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Pirke Avot, chapter two, verse two: a path in the world

I’m off to a late start this morning. Too much drama at the blog, and Spring Fling at the university. Which makes for less traffic within the library on a Saturday, certainly, but not necessarily less work, as for the second week in a row, the student desk worker has not been able to come in. This year, the poor thing was actually sick beforehand with a cold or virus or some such, and is not just hungover, vomiting, useless, newly adult, and full of regrets. So. On to 2:2, and I’ve got my hands on a Jacob Neusner’s translation again, so let’s go with that.

I  A. Rabban Gamaliel, son of R. Judah the Patriarch, says, “Fitting is learning in Torah along with a craft, for the labor put into the two of them makes one forget sin.
    B. “And all learning of Torah which is not joined with labor is destined to be null and cause sin.
II C. “And all who work with the community—let them work with them for the sake of Heaven.
    D. “for the merit of their fathers strengthens them, and their [fathers’] righteousness stands forever.
    E. “And as for you, I credit you with a great reward, as if you had done [all of the work required by the community on your own merit alone].”

At some point, I need to read his introduction to this volume (Yale University Press, The Mishnah) to figure out why he breaks things down the way he does. I’ll accept for now the two parts to the verse (he sees a third and fourth part in the next two verses) and work with those.

I’ll also say that in the Hebrew, the phrase is Talmud Torah combined with derech eretz, study of Torah combined with an earthly path. We use derech eretz to mean both a path through life, so a career or avocation, and the way of the earth, that is, correct action. Both Joseph ben Judah ibn Aknin and Menahem ben Solomon Ha-Meiri take this as correct personal relations. Study of Torah combined with a pleasant manner, a polite society, a cheerful countenance—these are what make your students, your neighbors, your associates all want to come to Torah themselves. That view breaks the first two sentence into separate matters: the first discusses the combination of study with good manners, and the second the combination of study with labor. Mr. Neusner sides with those who take derech eretz to connect to the idea of labor in the second sentence, or rather to connect it directly rather than through a sort of pun.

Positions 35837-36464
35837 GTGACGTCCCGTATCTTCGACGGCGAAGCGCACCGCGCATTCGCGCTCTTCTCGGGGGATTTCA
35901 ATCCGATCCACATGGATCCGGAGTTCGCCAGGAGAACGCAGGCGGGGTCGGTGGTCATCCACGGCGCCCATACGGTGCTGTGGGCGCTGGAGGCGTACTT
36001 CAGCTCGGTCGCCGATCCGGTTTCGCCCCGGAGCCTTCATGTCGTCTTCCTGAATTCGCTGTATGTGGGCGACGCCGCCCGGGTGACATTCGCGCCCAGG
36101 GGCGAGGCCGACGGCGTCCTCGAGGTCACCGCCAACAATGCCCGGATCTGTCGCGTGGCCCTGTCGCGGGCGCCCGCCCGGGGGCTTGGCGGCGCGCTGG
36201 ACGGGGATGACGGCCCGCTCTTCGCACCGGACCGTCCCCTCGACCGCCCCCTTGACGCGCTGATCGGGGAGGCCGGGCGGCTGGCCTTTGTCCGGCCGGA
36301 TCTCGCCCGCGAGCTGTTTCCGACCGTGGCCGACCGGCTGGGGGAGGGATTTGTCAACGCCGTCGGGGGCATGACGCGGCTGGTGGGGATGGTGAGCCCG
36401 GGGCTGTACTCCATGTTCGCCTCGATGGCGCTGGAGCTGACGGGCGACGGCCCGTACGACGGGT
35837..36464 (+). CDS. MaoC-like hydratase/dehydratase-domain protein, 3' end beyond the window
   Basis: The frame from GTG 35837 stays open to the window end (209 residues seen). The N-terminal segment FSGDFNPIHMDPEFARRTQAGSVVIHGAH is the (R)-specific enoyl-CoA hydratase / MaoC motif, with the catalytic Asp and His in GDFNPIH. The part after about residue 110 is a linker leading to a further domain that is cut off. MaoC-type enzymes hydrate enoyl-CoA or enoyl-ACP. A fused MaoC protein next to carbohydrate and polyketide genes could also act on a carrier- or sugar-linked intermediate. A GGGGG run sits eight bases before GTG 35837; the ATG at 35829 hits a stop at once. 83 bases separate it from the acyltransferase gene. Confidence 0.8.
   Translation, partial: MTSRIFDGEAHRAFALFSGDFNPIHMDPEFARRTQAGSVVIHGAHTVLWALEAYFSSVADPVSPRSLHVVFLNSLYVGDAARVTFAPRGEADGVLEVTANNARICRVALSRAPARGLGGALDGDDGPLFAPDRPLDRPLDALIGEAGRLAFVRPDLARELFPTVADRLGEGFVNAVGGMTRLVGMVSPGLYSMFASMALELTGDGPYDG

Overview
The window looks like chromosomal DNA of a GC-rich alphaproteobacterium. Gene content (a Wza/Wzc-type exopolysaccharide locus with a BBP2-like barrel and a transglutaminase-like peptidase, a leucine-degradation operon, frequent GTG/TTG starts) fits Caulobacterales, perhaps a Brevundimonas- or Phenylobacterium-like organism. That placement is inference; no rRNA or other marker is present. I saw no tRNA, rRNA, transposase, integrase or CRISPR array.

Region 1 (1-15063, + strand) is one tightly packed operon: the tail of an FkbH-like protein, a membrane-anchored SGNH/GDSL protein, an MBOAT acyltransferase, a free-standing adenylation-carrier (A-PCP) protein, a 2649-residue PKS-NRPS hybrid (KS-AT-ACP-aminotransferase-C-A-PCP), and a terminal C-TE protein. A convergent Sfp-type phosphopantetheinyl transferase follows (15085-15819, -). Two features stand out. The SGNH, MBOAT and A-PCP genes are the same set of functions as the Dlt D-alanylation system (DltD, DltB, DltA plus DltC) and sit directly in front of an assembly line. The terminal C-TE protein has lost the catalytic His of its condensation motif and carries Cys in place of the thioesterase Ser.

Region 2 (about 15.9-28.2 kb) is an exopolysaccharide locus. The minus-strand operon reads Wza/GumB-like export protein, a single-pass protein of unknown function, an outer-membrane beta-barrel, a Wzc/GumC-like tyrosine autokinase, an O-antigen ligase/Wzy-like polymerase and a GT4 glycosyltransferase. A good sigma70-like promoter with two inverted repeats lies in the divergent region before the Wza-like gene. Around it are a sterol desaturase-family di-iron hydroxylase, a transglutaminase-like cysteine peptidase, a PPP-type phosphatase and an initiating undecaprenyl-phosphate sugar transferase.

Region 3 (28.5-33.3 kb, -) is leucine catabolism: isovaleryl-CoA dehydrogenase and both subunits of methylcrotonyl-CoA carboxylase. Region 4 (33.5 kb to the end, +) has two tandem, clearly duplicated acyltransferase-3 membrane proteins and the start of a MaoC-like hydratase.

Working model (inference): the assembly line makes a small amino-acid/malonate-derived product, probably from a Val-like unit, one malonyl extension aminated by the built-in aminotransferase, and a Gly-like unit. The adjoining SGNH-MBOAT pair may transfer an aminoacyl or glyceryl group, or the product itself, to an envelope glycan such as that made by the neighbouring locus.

We talked about labor back in verse ten: work; that was m’lacha, which is the word in B up there, and YHB noted his own distinction between creative work and trade. I think here the distinction is less meaningful. Where the injunction there was to love work, here the injuction seems to be a combination of keep busy and make a living. The latter being a way to both avoid the pressures of poverty (“Many are the sins a man is dragged into when he has no food!” -from the commentary of Simeon ben Zemah Duran) and because an occupation provides stability, which is a good thing (“He who does not bring up his son to some occupation, is as if he were teaching him robbery” Rabbi Judah, Babylonian Talmud, Kiddushin 29a).

The article Ideal Occupations: The Talmudic Perspective by Hershey H. Friedman gives an idea of the rabbinic discussion of what was a good job and what wasn’t. There are differences of opinion, of course. But it’s clear that the question of derech eretz in the sense of a path in life was considered a very important one for rabbinic discussion. A lot of the discussion is crazy, of course, but still. It’s more than keeping your hands busy, more than avoiding idleness.

On the other hand, idle hands are the devil’s proverbial, here as well as elsewhere. I think the twin terrors of idleness and poverty are tremendously powerful, in the rabbinic viewpoint. It’s worth wondering how that would best be put into place as social policy. The obligation to provide a path (a derech) away from those terrors seems inescapable, but one wonders about the nature of the obligation. Does voting for legislators that support jobs programs fulfill that obligation? Does hiring interns? Does hiring a contractor to fix the wiring? Does investing in a business? Does investing in a venture capital fund? Where I’m going is that from this perspective those are all questions of Talmud Torah, to carve out a path on this earth, to keep the two together to avoid sin.

Tolerabimus quod tolerare debemus,